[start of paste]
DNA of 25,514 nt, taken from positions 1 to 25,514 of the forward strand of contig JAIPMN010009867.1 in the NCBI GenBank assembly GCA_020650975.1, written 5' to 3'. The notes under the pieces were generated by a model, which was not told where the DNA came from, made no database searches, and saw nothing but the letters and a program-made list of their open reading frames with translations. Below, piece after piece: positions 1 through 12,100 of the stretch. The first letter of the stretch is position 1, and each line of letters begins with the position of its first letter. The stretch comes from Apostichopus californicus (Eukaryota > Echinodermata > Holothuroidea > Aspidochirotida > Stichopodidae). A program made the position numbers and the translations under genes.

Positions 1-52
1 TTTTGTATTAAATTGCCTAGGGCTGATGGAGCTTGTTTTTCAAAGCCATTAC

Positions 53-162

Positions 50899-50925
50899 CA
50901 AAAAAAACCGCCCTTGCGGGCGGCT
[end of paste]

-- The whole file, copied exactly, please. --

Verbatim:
DNA of 25,514 nt, taken from positions 1 to 25,514 of the forward strand of contig JAIPMN010009867.1 in the NCBI GenBank assembly GCA_020650975.1, written 5' to 3'. The notes under the pieces were generated by a model, which was not told where the DNA came from, made no database searches, and saw nothing but the letters and a program-made list of their open reading frames with translations. Below, piece after piece: positions 1 through 12,100 of the stretch. The first letter of the stretch is position 1, and each line of letters begins with the position of its first letter. The stretch comes from Apostichopus californicus (Eukaryota > Echinodermata > Holothuroidea > Aspidochirotida > Stichopodidae). A program made the position numbers and the translations under genes.

Positions 1-52
1 TTTTGTATTAAATTGCCTAGGGCTGATGGAGCTTGTTTTTCAAAGCCATTAC

Positions 53-162

Positions 50899-50925
50899 CA
50901 AAAAAAACCGCCCTTGCGGGCGGCT